How to avoid a Microsoft account on Windows 11

For some time now, Microsoft has been pretty intrusive about pushing the use of a Microsoft account on Windows-based PCs. Over the time, it became harder and harder to setup or upgrade Windows using a local account or even without internet access. Although having a Microsoft account could have its advantages, many people, including myself, prefer to make that decision on their own. In this post, I’ll explain, for the various Windows 11 versions like Home or Pro, how you can work around the need for a Microsoft account and how you can switch back to a local account in case you started using one already.

YouTube Video

If you are interested, I also created a YouTube video from this blogpost. If you prefer classic text, you can just follow the rest of this article:

Introduction

As mentioned above, Microsoft has been making it harder to create and use a local account on your Windows PC in the last years. This started with the release of Windows 8, which offered the option for the first time. At the time, there was a distinct option to choose for a local account after installing Windows. That option became more and more hidden in following releases to eventually even completely disappear on the Home edition. So far there are no plans in turning this evolution back. Even more, there are plans to remove the option in the Pro edition as well and even plans to avoid completing the installation without internet access.

Logging in with your Microsoft account, if you have one, allows you to synchronise settings between different machines and should give you the benefit of better integration with Microsoft’s services like OneDrive, Skype, Office 365, Cortana,… All of that results in sharing more of your data with Microsoft and having your data passing over the internet. Even if there might not be any bad intentions with the data, which I’m not so sure of, it somehow feels wrong. Another argument is security. As access to your own device can now suddenly be remotely controlled.

In the rest of this post, I’ll explain how you can avoid the need to create and use a Microsoft account when installing a fresh copy of Windows or using it for the first time. This includes the point where you are stuck in Windows Home, when there is no internet/network connectivity. In the second part, I cover how to add users with a local account and finally, how you can switch over to a non-Microsoft account user if you’re already using one.

Shortcuts to these parts:


Avoid the need for a Microsoft account for a fresh installation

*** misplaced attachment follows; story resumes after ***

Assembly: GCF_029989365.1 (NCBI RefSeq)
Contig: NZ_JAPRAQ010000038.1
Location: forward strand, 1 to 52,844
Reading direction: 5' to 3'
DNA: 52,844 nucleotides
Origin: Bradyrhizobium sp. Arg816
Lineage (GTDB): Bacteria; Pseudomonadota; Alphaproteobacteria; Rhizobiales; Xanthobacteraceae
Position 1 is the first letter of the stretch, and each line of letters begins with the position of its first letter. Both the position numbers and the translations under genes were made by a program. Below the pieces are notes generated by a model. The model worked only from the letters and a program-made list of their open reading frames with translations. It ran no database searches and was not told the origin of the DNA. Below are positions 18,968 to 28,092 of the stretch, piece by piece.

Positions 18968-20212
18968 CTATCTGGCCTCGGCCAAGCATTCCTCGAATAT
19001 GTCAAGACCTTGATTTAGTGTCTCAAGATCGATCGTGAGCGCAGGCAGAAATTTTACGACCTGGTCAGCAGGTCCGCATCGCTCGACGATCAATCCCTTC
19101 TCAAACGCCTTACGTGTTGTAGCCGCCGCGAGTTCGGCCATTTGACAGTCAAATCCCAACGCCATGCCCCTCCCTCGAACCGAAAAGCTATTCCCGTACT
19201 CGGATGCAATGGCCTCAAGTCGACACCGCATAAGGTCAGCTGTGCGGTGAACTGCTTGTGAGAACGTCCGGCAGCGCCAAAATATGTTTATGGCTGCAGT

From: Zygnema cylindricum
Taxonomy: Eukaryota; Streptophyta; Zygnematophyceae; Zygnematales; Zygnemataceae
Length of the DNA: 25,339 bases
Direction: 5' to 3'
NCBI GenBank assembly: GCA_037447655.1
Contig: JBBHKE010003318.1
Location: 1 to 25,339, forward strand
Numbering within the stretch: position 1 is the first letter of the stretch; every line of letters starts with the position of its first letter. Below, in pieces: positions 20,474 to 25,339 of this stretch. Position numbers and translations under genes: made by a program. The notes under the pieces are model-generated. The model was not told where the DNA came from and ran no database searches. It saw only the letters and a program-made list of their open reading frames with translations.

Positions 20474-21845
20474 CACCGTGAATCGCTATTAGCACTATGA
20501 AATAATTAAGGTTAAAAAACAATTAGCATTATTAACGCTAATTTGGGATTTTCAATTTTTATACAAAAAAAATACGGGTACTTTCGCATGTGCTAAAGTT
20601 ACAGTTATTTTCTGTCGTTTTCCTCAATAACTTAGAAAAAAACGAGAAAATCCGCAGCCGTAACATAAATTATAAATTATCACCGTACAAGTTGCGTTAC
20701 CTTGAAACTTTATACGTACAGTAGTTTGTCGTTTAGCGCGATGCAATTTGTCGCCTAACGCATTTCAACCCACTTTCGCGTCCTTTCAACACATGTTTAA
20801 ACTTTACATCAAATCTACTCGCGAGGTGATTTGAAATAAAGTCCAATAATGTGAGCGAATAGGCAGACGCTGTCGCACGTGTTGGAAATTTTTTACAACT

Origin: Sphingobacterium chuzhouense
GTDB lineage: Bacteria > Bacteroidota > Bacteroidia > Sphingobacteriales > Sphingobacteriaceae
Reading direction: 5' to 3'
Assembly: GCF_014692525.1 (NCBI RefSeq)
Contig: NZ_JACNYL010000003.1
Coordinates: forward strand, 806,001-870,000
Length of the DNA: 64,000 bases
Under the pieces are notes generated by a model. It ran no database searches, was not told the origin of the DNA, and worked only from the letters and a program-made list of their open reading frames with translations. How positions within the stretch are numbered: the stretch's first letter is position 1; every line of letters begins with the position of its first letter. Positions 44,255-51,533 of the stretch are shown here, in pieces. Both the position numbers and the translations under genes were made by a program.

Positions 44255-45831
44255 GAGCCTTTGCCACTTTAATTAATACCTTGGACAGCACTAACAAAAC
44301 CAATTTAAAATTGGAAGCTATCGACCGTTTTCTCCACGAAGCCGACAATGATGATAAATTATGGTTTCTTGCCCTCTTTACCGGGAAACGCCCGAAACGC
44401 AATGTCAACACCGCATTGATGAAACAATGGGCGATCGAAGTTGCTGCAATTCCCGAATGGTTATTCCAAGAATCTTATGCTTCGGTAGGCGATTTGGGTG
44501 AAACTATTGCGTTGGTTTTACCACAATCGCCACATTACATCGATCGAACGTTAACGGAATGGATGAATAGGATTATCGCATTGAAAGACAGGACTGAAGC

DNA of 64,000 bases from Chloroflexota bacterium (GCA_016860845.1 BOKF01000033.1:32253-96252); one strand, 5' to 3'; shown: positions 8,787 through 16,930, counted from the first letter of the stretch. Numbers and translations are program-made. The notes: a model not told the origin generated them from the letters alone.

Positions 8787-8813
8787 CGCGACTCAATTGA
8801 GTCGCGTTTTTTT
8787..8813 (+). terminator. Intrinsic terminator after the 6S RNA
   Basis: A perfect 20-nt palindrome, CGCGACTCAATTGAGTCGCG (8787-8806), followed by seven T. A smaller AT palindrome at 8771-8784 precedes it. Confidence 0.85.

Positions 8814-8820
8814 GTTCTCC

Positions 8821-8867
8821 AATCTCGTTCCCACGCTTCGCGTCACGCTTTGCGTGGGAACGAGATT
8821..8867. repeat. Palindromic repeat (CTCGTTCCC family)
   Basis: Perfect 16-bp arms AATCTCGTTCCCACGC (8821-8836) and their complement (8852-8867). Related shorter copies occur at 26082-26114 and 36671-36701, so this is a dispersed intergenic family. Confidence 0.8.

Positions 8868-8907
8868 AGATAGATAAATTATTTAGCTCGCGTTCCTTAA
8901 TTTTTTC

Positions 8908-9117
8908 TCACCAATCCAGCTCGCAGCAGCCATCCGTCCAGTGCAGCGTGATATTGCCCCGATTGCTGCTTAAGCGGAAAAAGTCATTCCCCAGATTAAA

After installing a fresh copy of Windows or if you first boot up your new PC, there is a wizard that pops up to complete the installation. After choosing a keyboard layout and offering you the option to connect to the internet (for Wifi), comes the question to create a user to be able to login to this PC.

Depending on the edition of Windows, this wizard looks a bit different and offers different options.

Windows 11 Home with internet connection available

When there is an internet connection available, either because you have connected to Wifi or because you have internet using a cable connection, you will not see any option to avoid creating a Microsoft account or logging in to an existing one:

Clicking on “Sign-in options” displays the following and there no option to create a local account either:

To work around this, we need to disconnect the computer from the internet.

Option 1 is to simply disconnect the network cable, then skip the next step (about the command prompt) and continue further (click the previous button in the wizard).

Option 2 is to disable the interface. This is the only option when you connected to wifi (for example a laptop). For this, we need to open a command prompt and disable the network interface. To do so, press Shift + F10. If all goes well, you should see a command prompt pop up as you see below. On some laptops, this might be Shift + Fn + F10.

In the command prompt, type the following to list the interfaces known to the system:

netsh interface show interface

Then disable the interface connecting you to the internet with:

netsh interface set interface <name> disable

So in my example, the name of the interface was Ethernet:

After these steps, close the command prompt window.

Now that the interface is either disconnected or disabled, press the back button in the wizard:

If all goes well, after some thinking, the wizard should display you the following and will allow you to create a local user:

After entering the user ID, you can choose to set a password. I prefer to do this later using Ctrl + Alt + Del to avoid the need to answer the mandatory security questions in the wizard.

After this step, there will be a few additional questions like the mentioned security questions, and privacy related settings like location sharing, data sharing, advertising ID,…

After completing the steps, the rest of the installation takes place:

Once everything completes, you should end up with your fresh Windows 11 desktop.

Now the last thing to do, is to re-enable that network interface which we disabled during the wizard. If you chose to disconnect the cable, you can simply reconnect it and you are done.